Cerebral Hemisphere Differences: The Colour and the Shape

One key aspect of left and right hemisphere differences is the notion of identification versus naming and categorisation. I tend to view the right hemisphere as rather Zen. It just sees things as they are without particular care, judgment, or attachment.

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2 Orange Circles as tentatively experienced by the left and right hemispheres of the brain.

I composited a quick illustration to convey the difference. Starting with the right hemisphere, the object is recognised in a global context. Whilst it can be distinguished from a blue thing or a square thing, this is done by holistically surveying the world. The difference is perceived but rather without reflection on memory.

Generally speaking, both hemispheres ‘see’ the object, but where the right hemisphere is interested in the object as presented, the left hemisphere is interested in re-presentation. Where the right hemisphere is about being open to the experience itself, the left closes.

From an evolutionary vantage, the right hemisphere is interested in surveying the world at large and being alert to potential danger or survival queues, perhaps a food source. If the right hemisphere is triggered, the left hemisphere jumps in. This said, the left hemisphere is tightly focused, so if something does alert it—remembering that it is not switched off awaiting the right brain to activate it—, it will respond more quickly than the right hemisphere, though as I’ve noted previously, accuracy is not it’s forte, as the right hemisphere may have to convey that the snake that startled you was, in fact, a garden hose.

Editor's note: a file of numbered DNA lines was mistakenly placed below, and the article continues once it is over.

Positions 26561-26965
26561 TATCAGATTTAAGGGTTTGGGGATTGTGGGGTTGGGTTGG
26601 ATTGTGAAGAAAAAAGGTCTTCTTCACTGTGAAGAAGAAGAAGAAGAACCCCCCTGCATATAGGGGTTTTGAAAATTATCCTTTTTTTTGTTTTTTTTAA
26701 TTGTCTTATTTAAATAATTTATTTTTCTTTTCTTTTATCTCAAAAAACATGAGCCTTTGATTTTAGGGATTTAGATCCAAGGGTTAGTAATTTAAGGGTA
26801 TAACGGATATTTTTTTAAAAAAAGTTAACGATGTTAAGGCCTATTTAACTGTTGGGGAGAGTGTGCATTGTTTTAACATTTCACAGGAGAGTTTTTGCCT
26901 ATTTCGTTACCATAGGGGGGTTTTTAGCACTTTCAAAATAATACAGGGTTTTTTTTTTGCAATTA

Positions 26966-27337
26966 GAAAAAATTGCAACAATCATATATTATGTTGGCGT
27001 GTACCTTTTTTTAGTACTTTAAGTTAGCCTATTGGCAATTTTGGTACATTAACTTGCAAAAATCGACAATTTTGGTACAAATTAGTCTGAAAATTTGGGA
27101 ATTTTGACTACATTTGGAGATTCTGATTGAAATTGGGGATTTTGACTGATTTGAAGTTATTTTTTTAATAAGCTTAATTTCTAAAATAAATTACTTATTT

The left hemisphere is where categorisation and naming take place. Moreover, it stores the object for later retrieval, creating a map. If a subsequent observation is made, it is compared and contrasted relative to the map. After enough observations are made, the left brain isn’t so interested in observing the external world. It perceives a circle-y shape or perhaps an orangy colour and is convinced (metaphorically) that its cached version is satisfactory.

There is a book named Drawing from the Right Side of the Brain. I don’t want to comment on the book in depth, save to say that the author’s premise is that the so-called left-hemisphere person will look at the face of a subject and draw a generic oval shape. The eyes will be general eye shapes, following the same pattern for the nose and mouth. In the end, they will have rendered a portrait on the level of a child.

Whistler’s Mother, a restoration as reimagined by Mr Bean in the movie Bean.

The artist who inhabits the left brain will instead note the contours, shadows, and colours of the face in front of them. One exercise that I had learned in some art class years before I read this was to draw from an inverted portrait. Not being so common as upright faces, the left brain has no representations modelled and so defers to the right hemisphere that is now looking at the object—the terrain—rather than the model.

Inverted image of Igor Stravinsky, a popular subject for breaking left-brain fixedness

I find the divided hemisphere activity in animals without stereoscopic vision to be fascinating. Perhaps, I’ll comment on this next.


* I am not claiming that the right hemisphere sees the world as fuzzy or hazy. Rather, this was me taking artistic licence to not ascribe strict boundaries to the objects in the world, especially as constrained by language.

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